One big update query, or several single update queries, to update a value in MySQL multi-tenant database

I’m working in a ‘point of sale’ application (PHP + MySQL), with products, sales, product quantity that have to be updated (+ or -) depending on the operation (sale/buy), etc.

On every sale/buy, I save the operation data (date, customer, totals…) in an ‘invoices’ table, and the details (all products in the invoice) in a ‘invoicecontents’ table.

Ok, you got it.

Now (and it works fine), I do the following to save the invoice and update products quantity:

  1. Save the invoice data
  2. Iterate the products in the invoice (from a JSON) and create a single INSERT query to save the invoice contents in second table.
  3. AFTER THAT, once the invoice and details are saved, then I update products quantities WITH A SINGLE QUERY.

Something like this (for a sale operation):

UPDATE products a 
   SET QUANTITY = QUANTITY -
         (SELECT sum(QUANTITY) 
            FROM details b 
           WHERE IDPRODUCT = a.ID   
             and IDCUSTOMER = 4 
             and IDMOV = 615 
             and IDPRODUCT <> -1)
 where ID in 
         (SELECT IDPRODUCT 
            FROM details b 
           WHERE b.IDPRODUCT = a.ID 
             and IDCUSTOMER = 4 
             and IDMOV = 615 
             and IDARTICULO <> -1) 
   and IDCUSTOMER = 4 
   and a.ACTSTOCK = 1;

This works fine. Of course all is in a “begin_transaction…commit”.

HOWEVER, I would like to know if this second method is better, faster or even more secure:

  1. Save the invoice data
  2. Iterate the products in the invoice (from a JSON) and…
  3. Inside the iteration, for each product (each json item):
    3.1. save that line into the invoice contents table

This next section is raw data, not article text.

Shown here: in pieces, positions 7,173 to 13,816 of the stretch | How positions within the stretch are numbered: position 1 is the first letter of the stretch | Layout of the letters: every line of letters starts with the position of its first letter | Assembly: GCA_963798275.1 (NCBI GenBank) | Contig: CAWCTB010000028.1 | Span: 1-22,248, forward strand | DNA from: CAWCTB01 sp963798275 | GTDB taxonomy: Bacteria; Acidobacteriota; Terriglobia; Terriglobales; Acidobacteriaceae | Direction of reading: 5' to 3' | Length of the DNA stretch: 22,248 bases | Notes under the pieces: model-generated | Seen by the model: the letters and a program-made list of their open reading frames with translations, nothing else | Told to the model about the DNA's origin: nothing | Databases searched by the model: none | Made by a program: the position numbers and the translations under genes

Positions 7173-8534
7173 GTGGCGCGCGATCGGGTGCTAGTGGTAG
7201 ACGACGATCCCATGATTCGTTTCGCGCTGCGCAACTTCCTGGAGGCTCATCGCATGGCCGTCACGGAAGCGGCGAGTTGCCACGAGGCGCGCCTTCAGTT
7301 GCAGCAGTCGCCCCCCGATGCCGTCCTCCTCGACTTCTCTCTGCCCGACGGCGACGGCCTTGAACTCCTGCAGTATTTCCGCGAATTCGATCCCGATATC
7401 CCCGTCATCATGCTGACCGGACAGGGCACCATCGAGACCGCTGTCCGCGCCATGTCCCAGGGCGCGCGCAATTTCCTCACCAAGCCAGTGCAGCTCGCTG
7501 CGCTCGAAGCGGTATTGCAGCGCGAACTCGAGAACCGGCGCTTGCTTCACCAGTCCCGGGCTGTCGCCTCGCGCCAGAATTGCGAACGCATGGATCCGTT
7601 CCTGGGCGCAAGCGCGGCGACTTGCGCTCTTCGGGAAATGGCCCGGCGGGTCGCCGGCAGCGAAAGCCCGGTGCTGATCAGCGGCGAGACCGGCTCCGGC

3.2. update that product quantity in the products table for THAT product.

Something like this, for each product/item:

INSERT INTO detailtable
(IDCUSTOMER,IDPRODUCT,QUANTITY......)
VALUES
(4,615,5);

UPDATE products 
SET QUANTITY = QUANTITY - 5
WHERE 
    IDPRODUCT = 615   
    and IDCUSTOMER = 4
    and ACTSTOCK = 1;

Maybe this second approach is simpler and more undertandable, but I really don’t know if this will cause more (or less) CPU, memory consumption, taking into account that it is a multi-tenant database/application.

The problem I have with the first method is that, in the future, I will need to update more fields and tables with each product sold, so the big update query will be even bigger and even not possible.

Thanks!

Answers:

Thank you for visiting the Q&A section on Magenaut. Please note that all the answers may not help you solve the issue immediately. So please treat them as advisements. If you found the post helpful (or not), leave a comment & I’ll get back to you as soon as possible.

Method 1

Of course, single queries are generally more efficient than multiple queries, all other things being equal. But either approach should work. Clarity and readability of code are vital to long-lived SQL-using applications.

If you do choose multiple queries, always process your products in the same order: always sort the list of items in your JSON objects in ID order before working through them one-by-one. This will help avoid deadlocks in your transactions.

In either case, but especially the multi-query case, take care to create efficient indexes for the WHERE clauses in all the queries within your transactions. The less time a transaction takes, the better.

Edit One more thing to do for best performance and fewest deadlocks.

Right after you begin your transaction, lock the rows in products you want to update in the transaction. Run this SELECT query — it is very similar to the UPDATE query you showed us. You don’t need its resultset, just the FOR UPDATE clause.

SELECT COUNT(ID) FROM (
    SELECT ID 
      FROM products
     WHERE ID in 
             (SELECT IDPRODUCT 
                FROM details b 
               WHERE b.IDPRODUCT = a.ID 
                 and IDCUSTOMER = 4 
                 and IDMOV = 615 
                 and IDARTICULO <> -1) 
       
       and IDCUSTOMER = 4 
       and a.ACTSTOCK = 1
     ORDER BY ID
       FOR UPDATE
) subq;

The FOR UPDATE locks are released when you COMMIT (or ROLLBACK) the transaction.

The ORDER BY ID clause avoids deadlocks.

Method 2

Neither. Use a JOIN in the `UPDATE.

Also

products: INDEX(IDCUSTOMER, IDPRODUCT, ACTSTOCK)
details:  INDEX(IDCUSTOMER, IDPRODUCT, IDMOV)


All methods was sourced from stackoverflow.com or stackexchange.com, is licensed under cc by-sa 2.5, cc by-sa 3.0 and cc by-sa 4.0

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